It’s that time of year, international students outside of Norway have received their acceptance letters if they applied for full degrees (exchange students hear by July 1st) and are likely thinking about their next steps for joining us here at UiB. Perhaps you are one of them? Or, perhaps you are a current UiB student with some sage advice for the newcomers? Either way, please comment below and let us know what you’re thinking, what you’re wondering, or any tips or tricks you might want to share!
First of all I want to send a hearty congratulations to all the new students planning to attend UiB programmes next fall, I look forward to seeing you in Bergen! I’ve mined some of my past blogs in order to try to compile my top 4 helpful and fun tips as you get ready to move to Norway to study!
1. Before you arrive
This is the most important step. If you do nothing else before coming to Bergen to study at the University, make sure to check out all the ‘Before Arrival’ information on the UiB website. This will guide you through the many details you need to take care of before coming to Bergen, including arranging accommodation, getting a Student Residence Permit (if your studies are longer than three months), figuring out your finances and signing up for insurance if necessary, as well as practical information about arrival (such as directions into town and checking in for student housing), campus life and important semester dates. (You may also want to pack your bags with a lot of rain gear so you can get outside no matter the weather!)
2. Thinking about housing
Deciding on housing from abroad can be a challenge. Here’s a few quick links about housing options, you can also read a more colorful and detailed post on housing here.
Student housing through SIB
- You can use your international student housing guarantee to get an less expensive home away from home (actually you should have done this by 15 May, so if you didn’t make sure to look at ‘other housing options’ below).
- To do so, you choose a unit online with SiB’s (Studentsamskipnaden i Bergen) site (in English).
- For more information about student housing, check the UiB student housing page or SiB’s housing page.
Other housing options
Take a look at these ‘online classified ads’ if you prefer to find housing on your own or if you missed the student housing deadline. Both of these sites offer tailored searching, you can look for a specific price range and choose specific neighborhoods.
- Finn.no offers not only apartments, but also a variety of goods for sale (in Norwegian, so have the translating add-ons for your browser fired up and ready)
- Hybel.no offers housing only and you can change the language on the site itself.
3. Start making connections
Moving to a new place can be lonesome at first, you might want to try to make some friends before you get here! Or you may just want to look for ways to get necessary supplies when you arrive. There are a number of Facebook groups which may be helpful.
You definitely want to be aware of the University’s Facebook Page, of course.
- If you have or will receive a student housing assignment, you may want to look into ones specific to the student apartments. For example there is a Fantoft Tenant’s Union Group, Fantoft Student’s Group 2014-2015, Alrek Resident’s Group, market groups for Fantoft and Alrek (for buying inexpensive furniture and supplies from other students), and Alrek even has a sports group and movie club.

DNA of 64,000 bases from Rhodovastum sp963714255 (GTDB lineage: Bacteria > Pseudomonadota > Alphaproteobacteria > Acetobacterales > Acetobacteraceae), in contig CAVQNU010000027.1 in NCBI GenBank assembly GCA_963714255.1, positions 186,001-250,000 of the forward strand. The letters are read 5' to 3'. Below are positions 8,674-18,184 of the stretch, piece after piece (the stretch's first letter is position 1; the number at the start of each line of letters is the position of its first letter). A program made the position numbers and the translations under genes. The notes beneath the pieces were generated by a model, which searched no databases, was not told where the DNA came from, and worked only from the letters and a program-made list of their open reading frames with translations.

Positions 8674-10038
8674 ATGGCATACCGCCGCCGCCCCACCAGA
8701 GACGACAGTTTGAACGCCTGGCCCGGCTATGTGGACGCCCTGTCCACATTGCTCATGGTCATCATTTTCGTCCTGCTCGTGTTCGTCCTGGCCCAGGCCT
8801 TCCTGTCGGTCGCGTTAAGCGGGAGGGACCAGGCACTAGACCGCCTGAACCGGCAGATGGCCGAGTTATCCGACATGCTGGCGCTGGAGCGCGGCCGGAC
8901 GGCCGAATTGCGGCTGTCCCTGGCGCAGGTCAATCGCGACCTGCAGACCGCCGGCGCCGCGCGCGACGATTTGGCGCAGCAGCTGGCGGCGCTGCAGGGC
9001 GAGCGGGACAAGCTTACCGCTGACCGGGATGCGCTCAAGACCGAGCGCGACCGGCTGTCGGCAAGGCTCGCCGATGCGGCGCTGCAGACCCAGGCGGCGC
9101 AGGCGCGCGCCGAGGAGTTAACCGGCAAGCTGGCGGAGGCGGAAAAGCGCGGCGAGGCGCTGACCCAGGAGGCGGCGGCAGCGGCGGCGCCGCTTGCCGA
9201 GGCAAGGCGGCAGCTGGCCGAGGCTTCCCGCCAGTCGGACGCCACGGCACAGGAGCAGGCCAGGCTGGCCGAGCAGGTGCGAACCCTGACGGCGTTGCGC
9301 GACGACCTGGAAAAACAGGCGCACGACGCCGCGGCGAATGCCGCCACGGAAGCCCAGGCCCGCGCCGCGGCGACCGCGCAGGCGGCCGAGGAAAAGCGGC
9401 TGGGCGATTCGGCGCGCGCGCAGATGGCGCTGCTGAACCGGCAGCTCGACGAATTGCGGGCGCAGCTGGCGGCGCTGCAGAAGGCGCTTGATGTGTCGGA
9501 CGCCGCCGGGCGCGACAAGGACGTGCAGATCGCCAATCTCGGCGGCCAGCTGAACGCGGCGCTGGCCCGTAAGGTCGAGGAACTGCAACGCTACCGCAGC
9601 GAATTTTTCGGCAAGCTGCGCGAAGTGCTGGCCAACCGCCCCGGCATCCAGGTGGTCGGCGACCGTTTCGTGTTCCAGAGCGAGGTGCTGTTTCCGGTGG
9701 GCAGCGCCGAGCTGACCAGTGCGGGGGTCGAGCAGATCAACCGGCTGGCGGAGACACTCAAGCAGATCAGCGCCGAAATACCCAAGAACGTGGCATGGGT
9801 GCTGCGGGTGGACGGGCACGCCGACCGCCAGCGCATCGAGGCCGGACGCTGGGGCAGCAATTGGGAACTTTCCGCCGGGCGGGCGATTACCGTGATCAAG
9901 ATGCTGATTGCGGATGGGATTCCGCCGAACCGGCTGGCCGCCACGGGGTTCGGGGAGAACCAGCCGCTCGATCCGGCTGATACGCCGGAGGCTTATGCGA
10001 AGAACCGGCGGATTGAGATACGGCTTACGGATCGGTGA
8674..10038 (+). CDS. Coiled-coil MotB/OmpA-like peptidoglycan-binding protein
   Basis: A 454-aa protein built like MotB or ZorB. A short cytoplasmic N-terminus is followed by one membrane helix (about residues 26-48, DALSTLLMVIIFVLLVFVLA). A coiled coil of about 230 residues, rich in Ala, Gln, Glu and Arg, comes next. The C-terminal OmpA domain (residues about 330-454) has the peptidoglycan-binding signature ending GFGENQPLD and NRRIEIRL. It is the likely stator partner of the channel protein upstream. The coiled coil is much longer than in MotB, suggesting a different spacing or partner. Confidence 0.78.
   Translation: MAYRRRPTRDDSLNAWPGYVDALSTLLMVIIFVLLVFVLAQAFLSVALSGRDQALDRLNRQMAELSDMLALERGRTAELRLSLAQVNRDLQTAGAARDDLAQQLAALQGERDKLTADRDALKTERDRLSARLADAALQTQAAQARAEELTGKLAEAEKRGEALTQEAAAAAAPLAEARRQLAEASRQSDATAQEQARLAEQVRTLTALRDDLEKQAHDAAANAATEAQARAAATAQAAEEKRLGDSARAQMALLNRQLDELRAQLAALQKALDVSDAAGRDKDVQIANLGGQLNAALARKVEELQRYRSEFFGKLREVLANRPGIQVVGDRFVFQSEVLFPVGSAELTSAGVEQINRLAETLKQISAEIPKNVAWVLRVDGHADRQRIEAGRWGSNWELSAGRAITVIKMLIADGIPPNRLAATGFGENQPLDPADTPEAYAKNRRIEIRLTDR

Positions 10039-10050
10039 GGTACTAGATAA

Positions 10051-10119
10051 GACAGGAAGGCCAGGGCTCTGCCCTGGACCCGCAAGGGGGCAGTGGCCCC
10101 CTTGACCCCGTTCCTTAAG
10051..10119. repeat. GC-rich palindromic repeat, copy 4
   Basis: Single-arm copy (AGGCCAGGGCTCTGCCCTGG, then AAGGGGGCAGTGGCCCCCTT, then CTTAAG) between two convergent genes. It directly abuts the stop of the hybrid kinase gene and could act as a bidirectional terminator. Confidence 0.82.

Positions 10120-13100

- Additionally, you can take a look at Facebook pages for expats in general or you can look for groups specific to your country of origin, (there’s an American one, for example)
You may also want to look into joining Buddy Bergen to be matched with a local so you can start looking for Norwegian friends early or explore some of the many other organizations you can participate in upon arrival:
- International Student Union
- Erasmus Student Network
- Student Parliament
- Go UiB’s ‘Student Organizations and Activities’ Page or Student Bergen to link to many other possibilities!
In order to make connections when you get here you may also want to make sure you arrive in time to attend the Introductory Programme. The Introductory Programme is helpful for meeting people as well as getting practical information (for example residence information as well as registration information). To check out the schedule for UiB’s Introductory Programme Autumn 2015, just click here (it is in the process of being updated, so keep checking back). To read more about experiencing the Introductory Programme click here.
4. Learn the language
You may want to start learning some of the language before you arrive. Well, Duolingo has just added Bokmål as a study option (while Bergensk is actually the dialect spoken here in Bergen, Bokmål is one of the standard written versions of Norwegian, I can’t speak to the pronunciation used in this program, but it may be Standard Østnorsk (Standard East Norwegian) as that is commonly taught to foreigners).
You can join a language tandem when you arrive which may allow you to practice either Norsk (Norwegian) or another language of your choosing. You can read more about the experience of language tandem here. There will be a chance to sign up for it in fall semester, so keep your eyes open for more information about that.
Or, you may just want to start learning about the culture you’ll be joining, already in progress. (The following video is uncredited on youtube, but the Introductory Programme presenters like to share it with incoming students).
You’re coming to a beautiful country, with smart, funny, and fascinating people, welcome to Norway!